The Exeter, Ajax and Achilles (what other cruisers would they be?) had to force the Graf Spee to go the way the British wanted it to go, namely onto the guns of the Hood and Howe. Aboard the Ajax was Commodore Harwood, in charge of the three cruisers and destroyers. It would be Harwood's handling of his ships that brought the finale to the Battle of the Norwegian Sea.



The Graf Spee would need to go to the bottom of the Lofoten Islands before it could turn North to join the Scharnhorst and Gneisenau. Commodore Harwood wanted to keep the Graf Spee going south and not turn North till as late as possible. To do this Commodore Harwood had to put his ships in harms way. Only the Exeter could fire as far as the Graf Spee and it was those two ships that opened the battle at 28,000 yards, firing more for effect as hits at that range would be extremely lucky. Neither ship got lucky till the range reduced to 25,000 yards when two 8" hits were scored by Exeter on the Graf Spee's armour, causing no damage. It was the return hit from the Graf Spee that did some damage. The big 635 kilo shells tore chunks out of the Exeter (and the other cruisers) when they hit. That first hit was on the Exeter's armour and just went straight through destroying the fire control plotting system and putting the Exeter's guns into virtually local control. First blood to the Graf Spee. The two British 6" cruisers now came into range and started to hit the Graf Spee at 20-22,000 yard range. The hits may not be hurting the Graf Spee's overall survivability but these hits would knock out unarmoured areas. AA guns, secondary guns, optical equipment, radar, all were vulnerable to the British 6" and 8" hits.

Two more hits on the Exeter and the Exeter was in trouble, one hit in the aircraft handling area and a large fire was started which also burnt out the radio room, while the third hit damaged the engine room, slowing the Exeter considerably. The Exeter and a destroyer left the battle heading South. The Exeter would survive to go onto fighting the Japanese, and being sunk by them. This left the two 6" cruisers  and five destroyers facing the Graf Spee. The range was getting down to where the destroyers guns and the Graf Spee's secondary weapons and its escorting destroyers could start firing at each other. Gun flashes and shell splashes were everywhere around the twelve ships. The Graf Spee's main armament would boom away while the lesser guns would crack away. Commodore Harwood ordered a torpedo attack from the destroyers and both sets of destroyers went at each other, fighting for position. The G.S. destroyers signaled to Graf Spee that there were torpedoes in the water and the Graf Spee was forced to turn South. Returning to its base course the Graf Spee steadied and fired at the Ajax. Three hits from that salvo and two more from the next and the Ajax was history waiting to sink. Two hits forward with a sympathetic explosion from the A magazine, blew the bows off the Ajax. If that was not enough, three more hits along the length of the Ajax blew out one of the boiler rooms, destroyed the after control position and put the after turrets out of action. One minute a beautiful 8,000 ton cruiser, the next minute a sinking wreck. Commodore Harwood was one of the survivors rescued and he would go onto bigger and better things. The destroyer battle had resolved itself with one G.S. destroyer limping back toward Narvik and the other three still covering the Graf Spee's flanks. The British destroyers had lost one ship to a torpedo hit and the other four were trying to harry the G.S. destroyers and keep them occupied.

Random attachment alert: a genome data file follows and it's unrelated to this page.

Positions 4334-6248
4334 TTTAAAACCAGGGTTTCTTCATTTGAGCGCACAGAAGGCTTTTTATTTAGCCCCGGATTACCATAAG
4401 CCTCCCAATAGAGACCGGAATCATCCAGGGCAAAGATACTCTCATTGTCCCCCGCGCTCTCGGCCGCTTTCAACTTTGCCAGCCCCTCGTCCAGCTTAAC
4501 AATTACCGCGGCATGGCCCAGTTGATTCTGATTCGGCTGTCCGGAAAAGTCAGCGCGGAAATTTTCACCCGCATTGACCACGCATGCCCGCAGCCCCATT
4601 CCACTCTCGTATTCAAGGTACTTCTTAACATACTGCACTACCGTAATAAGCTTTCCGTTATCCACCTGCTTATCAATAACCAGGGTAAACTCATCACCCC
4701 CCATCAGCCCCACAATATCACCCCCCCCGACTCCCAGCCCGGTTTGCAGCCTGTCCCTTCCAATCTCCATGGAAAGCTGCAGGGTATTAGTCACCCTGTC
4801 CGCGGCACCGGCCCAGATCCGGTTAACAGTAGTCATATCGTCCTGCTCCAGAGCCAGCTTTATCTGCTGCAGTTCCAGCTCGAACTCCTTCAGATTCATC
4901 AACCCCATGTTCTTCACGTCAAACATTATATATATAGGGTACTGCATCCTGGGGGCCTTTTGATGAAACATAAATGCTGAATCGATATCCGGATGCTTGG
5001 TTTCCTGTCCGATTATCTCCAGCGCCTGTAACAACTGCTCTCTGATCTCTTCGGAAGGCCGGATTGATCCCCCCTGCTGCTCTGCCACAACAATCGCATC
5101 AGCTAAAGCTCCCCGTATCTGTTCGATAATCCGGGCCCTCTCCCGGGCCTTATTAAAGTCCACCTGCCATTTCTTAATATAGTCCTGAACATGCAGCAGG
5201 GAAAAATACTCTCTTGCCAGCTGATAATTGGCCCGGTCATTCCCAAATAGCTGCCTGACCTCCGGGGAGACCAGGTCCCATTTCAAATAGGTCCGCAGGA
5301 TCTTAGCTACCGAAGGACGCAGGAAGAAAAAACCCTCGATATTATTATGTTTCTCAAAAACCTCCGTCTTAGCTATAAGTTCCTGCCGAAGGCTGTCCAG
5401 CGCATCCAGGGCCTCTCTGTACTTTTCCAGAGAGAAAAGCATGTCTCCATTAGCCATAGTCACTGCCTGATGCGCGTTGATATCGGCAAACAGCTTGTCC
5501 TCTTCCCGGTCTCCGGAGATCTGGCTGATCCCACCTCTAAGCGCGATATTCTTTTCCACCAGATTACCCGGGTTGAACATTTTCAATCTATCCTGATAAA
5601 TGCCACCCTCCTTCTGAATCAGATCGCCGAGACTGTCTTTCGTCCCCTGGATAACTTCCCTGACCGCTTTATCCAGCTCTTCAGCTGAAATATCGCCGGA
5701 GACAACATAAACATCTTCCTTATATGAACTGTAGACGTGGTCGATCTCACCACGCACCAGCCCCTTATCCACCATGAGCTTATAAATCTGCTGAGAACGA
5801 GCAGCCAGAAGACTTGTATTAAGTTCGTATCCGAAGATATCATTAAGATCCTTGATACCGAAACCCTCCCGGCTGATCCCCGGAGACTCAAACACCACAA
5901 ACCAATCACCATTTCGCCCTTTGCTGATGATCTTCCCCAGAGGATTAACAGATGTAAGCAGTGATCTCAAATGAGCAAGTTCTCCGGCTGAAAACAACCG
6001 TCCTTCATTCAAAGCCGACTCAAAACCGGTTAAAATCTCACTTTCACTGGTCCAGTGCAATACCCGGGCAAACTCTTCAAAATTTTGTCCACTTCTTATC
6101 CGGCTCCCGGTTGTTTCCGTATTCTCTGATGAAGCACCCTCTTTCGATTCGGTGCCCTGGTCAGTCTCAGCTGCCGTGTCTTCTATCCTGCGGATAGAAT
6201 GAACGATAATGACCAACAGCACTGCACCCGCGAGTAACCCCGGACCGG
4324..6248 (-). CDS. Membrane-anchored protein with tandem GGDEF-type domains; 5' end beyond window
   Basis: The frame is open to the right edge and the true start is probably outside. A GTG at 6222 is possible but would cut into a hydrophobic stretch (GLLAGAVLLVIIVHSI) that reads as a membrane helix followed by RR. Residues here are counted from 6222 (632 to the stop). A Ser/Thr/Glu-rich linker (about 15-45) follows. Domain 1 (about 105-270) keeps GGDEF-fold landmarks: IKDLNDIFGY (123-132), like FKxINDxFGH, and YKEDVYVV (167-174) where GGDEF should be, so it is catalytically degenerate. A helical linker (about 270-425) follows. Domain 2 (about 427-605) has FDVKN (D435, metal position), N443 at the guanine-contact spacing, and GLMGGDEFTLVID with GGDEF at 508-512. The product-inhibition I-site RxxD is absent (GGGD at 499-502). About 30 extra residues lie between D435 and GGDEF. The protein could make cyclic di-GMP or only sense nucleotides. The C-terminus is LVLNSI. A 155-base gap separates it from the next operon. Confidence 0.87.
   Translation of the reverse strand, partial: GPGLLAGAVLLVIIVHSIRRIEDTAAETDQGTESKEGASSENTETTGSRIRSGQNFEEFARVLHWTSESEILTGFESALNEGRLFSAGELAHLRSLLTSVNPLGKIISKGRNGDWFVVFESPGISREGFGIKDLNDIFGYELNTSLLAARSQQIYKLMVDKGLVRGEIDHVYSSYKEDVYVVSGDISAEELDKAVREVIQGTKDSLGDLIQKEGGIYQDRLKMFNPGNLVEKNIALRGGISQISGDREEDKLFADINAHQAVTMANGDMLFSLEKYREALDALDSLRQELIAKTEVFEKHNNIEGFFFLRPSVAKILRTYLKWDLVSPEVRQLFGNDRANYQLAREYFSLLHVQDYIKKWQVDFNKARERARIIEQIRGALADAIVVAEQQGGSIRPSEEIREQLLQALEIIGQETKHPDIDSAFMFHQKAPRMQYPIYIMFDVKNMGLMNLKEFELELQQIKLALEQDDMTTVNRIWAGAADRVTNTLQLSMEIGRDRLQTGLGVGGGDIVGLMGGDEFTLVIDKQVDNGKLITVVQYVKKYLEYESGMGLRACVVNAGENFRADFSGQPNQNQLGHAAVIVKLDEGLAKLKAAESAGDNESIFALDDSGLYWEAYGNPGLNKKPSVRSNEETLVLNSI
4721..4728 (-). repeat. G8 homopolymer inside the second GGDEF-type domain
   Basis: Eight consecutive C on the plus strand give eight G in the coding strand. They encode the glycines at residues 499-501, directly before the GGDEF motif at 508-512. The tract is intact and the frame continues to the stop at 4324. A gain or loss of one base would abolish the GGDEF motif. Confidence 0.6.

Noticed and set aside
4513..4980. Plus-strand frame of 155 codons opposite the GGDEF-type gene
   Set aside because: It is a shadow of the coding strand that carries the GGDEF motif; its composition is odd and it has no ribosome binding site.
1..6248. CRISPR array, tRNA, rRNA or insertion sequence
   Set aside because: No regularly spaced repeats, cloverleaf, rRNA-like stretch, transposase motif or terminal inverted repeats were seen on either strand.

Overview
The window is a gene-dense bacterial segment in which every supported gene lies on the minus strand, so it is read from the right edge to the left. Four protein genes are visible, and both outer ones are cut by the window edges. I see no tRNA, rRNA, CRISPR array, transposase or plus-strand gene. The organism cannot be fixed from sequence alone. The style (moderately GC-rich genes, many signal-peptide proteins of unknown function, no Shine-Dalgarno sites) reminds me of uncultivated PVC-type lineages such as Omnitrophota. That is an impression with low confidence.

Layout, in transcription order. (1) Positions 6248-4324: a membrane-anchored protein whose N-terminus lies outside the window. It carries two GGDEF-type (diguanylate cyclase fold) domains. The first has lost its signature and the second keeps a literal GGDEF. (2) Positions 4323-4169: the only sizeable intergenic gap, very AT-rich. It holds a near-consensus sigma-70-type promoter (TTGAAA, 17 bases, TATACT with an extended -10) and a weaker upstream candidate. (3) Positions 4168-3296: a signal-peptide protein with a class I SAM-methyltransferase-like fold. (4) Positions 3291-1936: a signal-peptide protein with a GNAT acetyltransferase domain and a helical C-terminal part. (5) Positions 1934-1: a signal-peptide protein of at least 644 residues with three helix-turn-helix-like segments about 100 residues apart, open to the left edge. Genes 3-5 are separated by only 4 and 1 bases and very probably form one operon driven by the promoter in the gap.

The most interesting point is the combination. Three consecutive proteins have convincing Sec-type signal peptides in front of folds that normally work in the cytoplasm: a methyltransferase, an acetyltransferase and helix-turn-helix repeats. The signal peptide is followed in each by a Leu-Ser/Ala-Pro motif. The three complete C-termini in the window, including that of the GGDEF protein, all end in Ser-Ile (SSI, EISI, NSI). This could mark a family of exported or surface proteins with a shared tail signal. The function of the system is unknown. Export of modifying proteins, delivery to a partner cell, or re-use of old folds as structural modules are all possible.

The Captain of the Achilles heard the masthead cry "ships to the South", and knew his job was done. The loss of the Ajax and damage to Exeter could be revenged. The order came from Admiral Whitworth, "clear my firing lines" and the first big shells from the 15" guns roared past. Short, but close, it would only be minutes before they were in range. The Graf Spee changed target to the British battleships, firing at the lead ship. Its guns fired further than the British guns and its first salvo was just off line but good for range. This was the Graf Spee's worst nightmare, modern British battleships with 15" guns. It could neither run away or out fight them.  All the Graf Spee could do was run to the North and hope that it could come within range of the helping hand from the Scharnhorst and Gneisenau. The Hood and Howe were only two knots faster so it would take a bit of time till they were close enough to deal damage to the Graf Spee. Being a stern chase only the front and stern guns of the protagonists could fire at each other. A 15" hit from Howe on the Graf Spee and the speed fell away. Scharnhorst and Gneisenau are just ten minutes away to the north - just five miles.